Nick I agree with you 100% I don't mine paying more, but when they cannot even put product on there self they are just wanting us to cover there loses in which is BS

Email: 
wellsj@netzero.net
And....PPG is no different! While their shelves are bare in their corporate owned contractor stores,there is PPG, Glidden and other brands that are manufactured by PPG on Home Depot, Menard and other box store shelves. I am told PPG is raising contractor prices also. Years ago the Glidden company motto was " Glidden, A Paint You Can Be Loyal To". Today's Corporate motto could read "Where is a Corporate Paint Company who is loyal to painting contractors!" There seems to be no loyalty to us Painting contractors who built their Corporate Companies.

Email: 
john@phppainting.com
We are trying to adapt with each hurdle being thrown at us. However it doesn't help when we are in the middle of painting the airport hangers at Scottsdale airport with a deep base color and the SW store runs out. They decide to make it in a white base and try to get it close to the color. All without telling as as we paint the hanger doors with the wrong base and color. Major costly mistake. We are driving to other cities in Arizona just to get products. Then you have the stores not sharing with other stores claiming that they need it for their regulars. And to add to all of this we are 10 men short everyday. We run an ad every week and are lucky if one person even shows up. I have contractor sending me contracts for jobs we bid back in March that we can't even honor the pricing due to our increases. Sorry, I'm on a roll and venting. I could go on and on.

Email: 
wellsj@netzero.net
Two major paint company employees told me the same thing as to what's causing the "paint shortage". They both said of course there had been weather and other related causes but the main cause according to them is" Corporate Greed"! They should know.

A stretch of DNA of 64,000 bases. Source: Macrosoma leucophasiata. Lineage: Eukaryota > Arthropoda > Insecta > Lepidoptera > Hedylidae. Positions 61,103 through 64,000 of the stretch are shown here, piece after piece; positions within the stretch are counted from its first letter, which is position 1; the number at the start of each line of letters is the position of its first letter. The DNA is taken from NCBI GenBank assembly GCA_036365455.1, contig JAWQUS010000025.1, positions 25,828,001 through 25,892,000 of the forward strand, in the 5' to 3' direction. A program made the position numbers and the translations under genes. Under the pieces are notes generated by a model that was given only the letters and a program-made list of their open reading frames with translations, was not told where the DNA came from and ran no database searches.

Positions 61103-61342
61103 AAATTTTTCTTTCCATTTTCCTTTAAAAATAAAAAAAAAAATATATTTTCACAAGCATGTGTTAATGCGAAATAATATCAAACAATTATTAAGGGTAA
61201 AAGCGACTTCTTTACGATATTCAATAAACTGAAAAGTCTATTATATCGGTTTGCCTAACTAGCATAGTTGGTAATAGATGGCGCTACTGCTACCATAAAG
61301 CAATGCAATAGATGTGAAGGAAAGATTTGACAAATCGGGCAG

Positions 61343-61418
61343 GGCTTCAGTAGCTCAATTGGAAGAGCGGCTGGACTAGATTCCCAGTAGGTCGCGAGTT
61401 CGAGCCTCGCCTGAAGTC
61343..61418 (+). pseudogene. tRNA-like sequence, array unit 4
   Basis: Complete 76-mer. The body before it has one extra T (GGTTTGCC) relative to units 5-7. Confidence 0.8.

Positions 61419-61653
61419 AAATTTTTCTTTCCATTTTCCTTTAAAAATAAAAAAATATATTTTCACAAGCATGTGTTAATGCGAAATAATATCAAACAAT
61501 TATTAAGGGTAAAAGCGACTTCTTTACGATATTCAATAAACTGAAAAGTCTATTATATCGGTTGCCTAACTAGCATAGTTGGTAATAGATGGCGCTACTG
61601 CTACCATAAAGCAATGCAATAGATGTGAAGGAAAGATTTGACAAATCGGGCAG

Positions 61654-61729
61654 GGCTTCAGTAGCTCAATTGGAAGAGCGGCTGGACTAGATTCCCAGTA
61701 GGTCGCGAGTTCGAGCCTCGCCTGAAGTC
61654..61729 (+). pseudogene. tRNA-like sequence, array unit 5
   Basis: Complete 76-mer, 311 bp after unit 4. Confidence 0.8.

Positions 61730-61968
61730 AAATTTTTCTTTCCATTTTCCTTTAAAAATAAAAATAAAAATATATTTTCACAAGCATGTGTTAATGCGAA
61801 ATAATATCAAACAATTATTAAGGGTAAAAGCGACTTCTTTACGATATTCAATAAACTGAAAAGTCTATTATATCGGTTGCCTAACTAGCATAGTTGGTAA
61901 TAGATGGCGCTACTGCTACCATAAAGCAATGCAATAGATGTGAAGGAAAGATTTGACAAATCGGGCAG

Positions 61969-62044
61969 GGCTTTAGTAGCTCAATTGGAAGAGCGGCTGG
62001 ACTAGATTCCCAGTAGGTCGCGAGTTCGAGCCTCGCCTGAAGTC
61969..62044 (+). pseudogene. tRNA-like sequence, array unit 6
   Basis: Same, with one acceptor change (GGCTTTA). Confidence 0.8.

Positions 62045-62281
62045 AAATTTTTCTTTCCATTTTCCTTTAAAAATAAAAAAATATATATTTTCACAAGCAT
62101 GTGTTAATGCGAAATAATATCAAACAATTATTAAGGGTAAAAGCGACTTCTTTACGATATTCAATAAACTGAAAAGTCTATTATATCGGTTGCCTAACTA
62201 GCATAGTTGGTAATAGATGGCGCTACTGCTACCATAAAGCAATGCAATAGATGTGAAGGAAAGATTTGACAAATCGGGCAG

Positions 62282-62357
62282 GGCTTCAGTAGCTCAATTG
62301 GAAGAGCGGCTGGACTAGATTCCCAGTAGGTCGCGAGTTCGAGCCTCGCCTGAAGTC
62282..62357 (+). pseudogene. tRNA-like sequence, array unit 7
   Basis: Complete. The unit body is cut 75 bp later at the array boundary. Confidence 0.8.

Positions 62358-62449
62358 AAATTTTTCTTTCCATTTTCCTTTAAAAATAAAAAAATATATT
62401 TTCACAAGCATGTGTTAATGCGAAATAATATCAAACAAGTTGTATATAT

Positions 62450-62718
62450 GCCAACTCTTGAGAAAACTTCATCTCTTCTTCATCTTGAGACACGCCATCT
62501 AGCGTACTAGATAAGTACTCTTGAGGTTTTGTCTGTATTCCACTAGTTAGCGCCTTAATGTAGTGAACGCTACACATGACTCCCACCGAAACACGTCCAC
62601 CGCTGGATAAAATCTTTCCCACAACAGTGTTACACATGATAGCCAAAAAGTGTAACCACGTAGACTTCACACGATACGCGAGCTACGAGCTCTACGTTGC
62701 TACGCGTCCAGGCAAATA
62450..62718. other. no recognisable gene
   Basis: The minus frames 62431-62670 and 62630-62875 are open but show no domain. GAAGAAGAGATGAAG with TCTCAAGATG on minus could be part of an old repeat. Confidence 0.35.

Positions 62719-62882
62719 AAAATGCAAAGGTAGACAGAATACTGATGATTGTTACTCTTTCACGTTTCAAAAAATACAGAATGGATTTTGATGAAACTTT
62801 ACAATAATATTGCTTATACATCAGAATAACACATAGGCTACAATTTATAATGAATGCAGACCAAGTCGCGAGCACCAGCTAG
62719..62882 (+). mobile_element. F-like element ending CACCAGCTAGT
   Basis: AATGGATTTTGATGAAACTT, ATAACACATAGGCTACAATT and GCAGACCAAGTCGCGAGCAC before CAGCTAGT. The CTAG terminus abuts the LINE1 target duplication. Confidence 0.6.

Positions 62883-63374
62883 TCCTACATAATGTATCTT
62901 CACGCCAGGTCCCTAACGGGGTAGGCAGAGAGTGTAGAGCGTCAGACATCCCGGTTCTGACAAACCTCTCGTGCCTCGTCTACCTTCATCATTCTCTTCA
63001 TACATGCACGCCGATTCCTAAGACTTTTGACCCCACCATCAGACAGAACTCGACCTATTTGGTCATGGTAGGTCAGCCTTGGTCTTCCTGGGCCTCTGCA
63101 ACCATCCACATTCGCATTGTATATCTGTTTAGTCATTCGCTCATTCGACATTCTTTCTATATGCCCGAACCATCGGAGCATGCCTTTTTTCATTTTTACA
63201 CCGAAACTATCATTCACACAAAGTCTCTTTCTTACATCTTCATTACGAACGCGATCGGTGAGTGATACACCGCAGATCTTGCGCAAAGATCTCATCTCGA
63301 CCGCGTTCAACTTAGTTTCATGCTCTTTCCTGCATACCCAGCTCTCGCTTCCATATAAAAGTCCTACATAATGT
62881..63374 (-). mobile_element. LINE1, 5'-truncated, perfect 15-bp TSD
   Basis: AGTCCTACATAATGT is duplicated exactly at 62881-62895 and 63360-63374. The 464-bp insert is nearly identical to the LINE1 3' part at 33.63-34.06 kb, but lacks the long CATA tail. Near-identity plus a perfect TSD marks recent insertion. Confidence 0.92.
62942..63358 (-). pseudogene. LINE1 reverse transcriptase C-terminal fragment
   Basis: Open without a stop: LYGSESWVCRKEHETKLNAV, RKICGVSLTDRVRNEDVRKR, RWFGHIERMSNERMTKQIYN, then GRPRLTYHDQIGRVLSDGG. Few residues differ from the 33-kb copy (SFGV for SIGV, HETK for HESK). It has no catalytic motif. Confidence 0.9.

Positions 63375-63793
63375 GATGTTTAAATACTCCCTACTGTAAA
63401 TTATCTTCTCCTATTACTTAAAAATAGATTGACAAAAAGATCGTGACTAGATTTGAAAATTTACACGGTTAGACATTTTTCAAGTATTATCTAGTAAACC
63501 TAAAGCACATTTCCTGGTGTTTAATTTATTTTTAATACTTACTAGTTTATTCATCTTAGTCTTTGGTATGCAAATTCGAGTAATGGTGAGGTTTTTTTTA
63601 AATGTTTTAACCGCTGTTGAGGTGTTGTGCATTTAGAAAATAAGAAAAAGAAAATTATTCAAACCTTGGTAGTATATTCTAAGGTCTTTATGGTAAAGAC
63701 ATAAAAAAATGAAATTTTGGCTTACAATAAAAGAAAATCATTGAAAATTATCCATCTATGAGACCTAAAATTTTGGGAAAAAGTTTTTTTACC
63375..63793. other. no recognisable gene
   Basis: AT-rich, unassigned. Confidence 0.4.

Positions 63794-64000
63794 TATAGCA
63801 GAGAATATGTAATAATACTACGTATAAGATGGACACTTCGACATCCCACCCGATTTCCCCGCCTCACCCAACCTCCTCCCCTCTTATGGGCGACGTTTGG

Email: 
rayboys3@icloud.com
I’ve found Premier brushes to be available and that they are good brushes.

Email: 
t.wallace@texcote.com
We are definitely in unprecedented times with material shortages, but we are dedicated to service the contractor community. At Tex-Cote we are pulling every lever to keep product flowing out the door without any special requirements or surcharges. Feel free to reach out and let us show you our dedication to the meeting needs of the professional painting contractor.

Email: 
wellsj@netzero.net
I just called two Sherwin Williams stores here in Central Indiana and one PM Salesman, looking for deckstain. The answers 1. Don't have any, 2. Might have a few depending on base you need and 3. One store says they have 13 gallon but not sure of the base or if they even have it.. As I am searching for deckstain I see an article about Sherwin Williams new Corporate Headquarters building in Cleveland. I read how Sherwin Williams is proud to announce they selected only minority owned businesses for their corporate project. So not only does SW have no paint for sale they also use closed bidding practices to select their corporate building contractors. They obviously do not use free market, open bidding practices. It makes one wonder just how much influence the Biden Socialist administration is having on companies like S&W.